Dubai Courts on the Recognition of Foreign Judgments: “Recognition” or “Enforcement”? – that’s the Problem!


“Recognition” and “enforcement” are fundamental concepts when dealing with the international circulation of foreign judgments. Although they are often used interchangeably, it is generally agreed that these two notions have different purposes and, ultimately, different procedures (depending on whether the principle of de plano recognition is accepted or not. See Béligh Elbalti, “Spontaneous Harmonization and the Liberalization of the Recognition and Enforcement of Foreign Judgments, Japanese Yearbook of Private International Law, Vol. 16, 2014, p. 269).

However, in legal systems where this fundamental distinction is not well established, the amalgamation of the two notions may give rise to unnecessary complications that are likely to jeopardize the legitimate rights of the parties. The following case, very recently decided by the Dubai Supreme Court, is nothing but one of many examples which show how misconceptions and confusion regarding the notion of “recognition” would lead to unpredictable results (cf. e.g., Béligh Elbalti, “Perspective of Arab Countries”, in M. Weller et al. (eds.), The 2019 HCCH Judgments Convention – Cornerstones, Prospects, Outlook (Hart, 2023) pp. 1983-184ff).

The case

The parties, in this case, are (1) A British Virgin Islands company (hereinafter ‘X1’) and its judicial liquidator (hereinafter ‘X2’, collectively “Xs”) and (2) four companies having considerable estates in Dubai (hereinafter ‘Y’).

In 2021, Xs brought an action before the Dubai Court of First Instance (hereinafter “DCFI”) seeking a ‘declaration of validity’ of a decision of the British Virgin Islands Supreme Court declaring the dissolution of X1 and appointing X2 as its judicial liquidator (hereinafter “the foreign judgment”). Xs justified their action by stating that they intended to bring legal actions against Y for the recovery of due sums of money that they were entitled to and, eventually, would avoid their actions being dismissed for lack of standing.

The DCFI dismissed the action on the ground that Xs had failed to show that service had been duly effected and that the foreign judgment had become final according to the law of the state of origin (DCFI, Case No. 338/2021 of 27 October 2021). Xs appealed to the Dubai Court of Appeal (hereinafter “DCA”) arguing, inter alia, that legal notification to the X1’s creditors had been duly served through two newspapers and that, therefore, the foreign judgment should be given effect. However, without addressing the issue of the recognizability of the foreign judgment, the DCA dismissed the appeal holding that Xs had failed to prove their case (DCA, Appeal No. 3174/2021 of 27 January 2022).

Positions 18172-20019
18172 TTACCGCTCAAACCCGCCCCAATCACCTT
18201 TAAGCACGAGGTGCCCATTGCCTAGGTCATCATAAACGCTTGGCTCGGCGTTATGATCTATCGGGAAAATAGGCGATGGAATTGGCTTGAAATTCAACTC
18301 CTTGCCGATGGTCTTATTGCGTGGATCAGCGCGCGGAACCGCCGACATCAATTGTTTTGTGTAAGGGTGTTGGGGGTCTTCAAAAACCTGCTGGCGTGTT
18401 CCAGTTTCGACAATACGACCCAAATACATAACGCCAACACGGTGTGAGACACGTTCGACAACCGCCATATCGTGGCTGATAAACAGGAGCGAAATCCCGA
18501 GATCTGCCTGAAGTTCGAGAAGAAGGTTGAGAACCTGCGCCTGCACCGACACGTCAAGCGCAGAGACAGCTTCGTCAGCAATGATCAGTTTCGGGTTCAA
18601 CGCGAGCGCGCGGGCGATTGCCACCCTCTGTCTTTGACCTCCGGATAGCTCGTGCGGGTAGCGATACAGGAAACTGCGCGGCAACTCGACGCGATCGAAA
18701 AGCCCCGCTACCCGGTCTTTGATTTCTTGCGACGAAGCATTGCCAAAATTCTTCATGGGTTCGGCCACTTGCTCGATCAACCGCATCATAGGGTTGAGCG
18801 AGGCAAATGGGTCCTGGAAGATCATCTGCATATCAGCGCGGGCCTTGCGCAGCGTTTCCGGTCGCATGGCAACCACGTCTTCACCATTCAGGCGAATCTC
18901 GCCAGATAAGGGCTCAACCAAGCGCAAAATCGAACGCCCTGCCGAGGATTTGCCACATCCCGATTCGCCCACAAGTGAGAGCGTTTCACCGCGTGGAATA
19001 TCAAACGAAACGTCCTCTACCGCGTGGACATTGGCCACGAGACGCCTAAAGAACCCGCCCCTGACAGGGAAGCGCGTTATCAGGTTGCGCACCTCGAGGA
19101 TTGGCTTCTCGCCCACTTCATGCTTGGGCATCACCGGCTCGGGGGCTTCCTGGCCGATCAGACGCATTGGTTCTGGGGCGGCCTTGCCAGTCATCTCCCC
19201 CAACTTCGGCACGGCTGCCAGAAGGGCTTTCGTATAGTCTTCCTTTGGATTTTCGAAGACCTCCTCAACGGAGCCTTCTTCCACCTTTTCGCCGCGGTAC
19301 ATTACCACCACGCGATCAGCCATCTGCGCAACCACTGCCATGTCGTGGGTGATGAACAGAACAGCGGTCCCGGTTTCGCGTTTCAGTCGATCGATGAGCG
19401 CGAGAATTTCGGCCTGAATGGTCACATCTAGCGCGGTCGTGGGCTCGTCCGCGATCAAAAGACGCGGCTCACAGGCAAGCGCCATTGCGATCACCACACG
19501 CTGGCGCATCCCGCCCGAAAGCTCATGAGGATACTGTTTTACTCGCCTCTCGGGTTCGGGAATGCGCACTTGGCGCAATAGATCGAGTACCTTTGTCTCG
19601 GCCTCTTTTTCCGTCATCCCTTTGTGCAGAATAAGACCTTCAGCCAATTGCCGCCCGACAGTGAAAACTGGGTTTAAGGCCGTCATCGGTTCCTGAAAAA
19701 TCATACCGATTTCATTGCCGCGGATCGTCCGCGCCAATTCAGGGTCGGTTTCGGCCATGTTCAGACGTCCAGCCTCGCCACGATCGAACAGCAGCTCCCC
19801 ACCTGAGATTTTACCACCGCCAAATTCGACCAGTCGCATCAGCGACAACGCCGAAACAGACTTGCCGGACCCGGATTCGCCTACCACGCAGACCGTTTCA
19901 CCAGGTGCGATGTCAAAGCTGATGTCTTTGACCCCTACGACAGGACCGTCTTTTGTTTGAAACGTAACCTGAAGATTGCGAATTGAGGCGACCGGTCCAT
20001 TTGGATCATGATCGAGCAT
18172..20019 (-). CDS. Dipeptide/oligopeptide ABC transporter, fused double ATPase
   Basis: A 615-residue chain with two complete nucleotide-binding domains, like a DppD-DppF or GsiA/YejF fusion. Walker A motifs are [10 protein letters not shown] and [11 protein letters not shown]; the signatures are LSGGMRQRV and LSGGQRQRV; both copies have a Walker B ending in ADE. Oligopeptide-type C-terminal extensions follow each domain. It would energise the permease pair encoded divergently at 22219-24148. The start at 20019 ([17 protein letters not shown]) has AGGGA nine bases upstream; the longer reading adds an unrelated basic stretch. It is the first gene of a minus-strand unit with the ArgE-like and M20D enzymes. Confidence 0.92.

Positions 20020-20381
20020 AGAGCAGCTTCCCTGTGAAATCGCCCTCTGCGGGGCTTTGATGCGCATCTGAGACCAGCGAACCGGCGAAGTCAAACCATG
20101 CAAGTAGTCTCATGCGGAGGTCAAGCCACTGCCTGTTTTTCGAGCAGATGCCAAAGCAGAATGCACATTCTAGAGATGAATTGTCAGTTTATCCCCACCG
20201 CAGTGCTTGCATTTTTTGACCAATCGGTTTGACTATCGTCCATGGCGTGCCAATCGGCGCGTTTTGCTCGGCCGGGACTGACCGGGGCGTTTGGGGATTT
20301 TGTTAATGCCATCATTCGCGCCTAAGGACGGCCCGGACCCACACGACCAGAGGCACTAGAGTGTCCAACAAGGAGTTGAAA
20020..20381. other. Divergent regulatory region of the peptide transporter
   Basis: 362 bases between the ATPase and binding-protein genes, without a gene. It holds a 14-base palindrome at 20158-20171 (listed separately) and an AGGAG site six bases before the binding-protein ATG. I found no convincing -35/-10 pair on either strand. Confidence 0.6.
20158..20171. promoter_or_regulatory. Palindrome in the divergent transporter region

Instead of appealing to the Supreme Court, Xs returned to the DCFI to try again to have the foreign judgment be given effect. Having learned from their first unsuccessful attempt, Xs this time ensured that they had all the necessary evidence to show that service had been duly effected, that the foreign judgment had been rendered following regular procedure, and that it had become final and no longer subject to appeal. The DCFI, however, dismissed the action considering that its subject matter concerned, in fact, the “enforcement” of the foreign judgment and, therefore, applications for enforcement should be made by filing a petition to the Execution Court and not by initiating an ordinary action before the DCFI (DCFI, Case No. 329/2022 of 14 November 2022).

Xs appealed to the DCA before which they argued that the foreign judgment did not order Y to perform any obligation but simply declared the dissolution of X1 and appointed X2 as judicial liquidator. Xs also argued that the DCFI had erred in characterizing their claim as a request for “enforcement” as they were not seeking to enforce the foreign judgment. Therefore, it would have been inappropriate to pursue their claim following the prescribed procedure for enforcement where the main purpose of their action is to “recognize” the foreign judgment. The DCA dismissed the appeal holding that the Xs’ action lacked legal basis. According to the DCA, Xs’ request for the foreign judgment to be “declared valid” was not within the jurisdiction of the UAE courts, which was limited to “enforcing” foreign judgments and not declaring them “valid”. As for the enforcement procedure, the DCA considered that it was subject to the jurisdiction of the Execution Court in accordance with the procedure prescribed to that effect (DCA, Appeal No. 2684 of 25 January 2023). Dissatisfied with the outcome, Xs appealed to the Supreme Court (hereinafter “DSC”).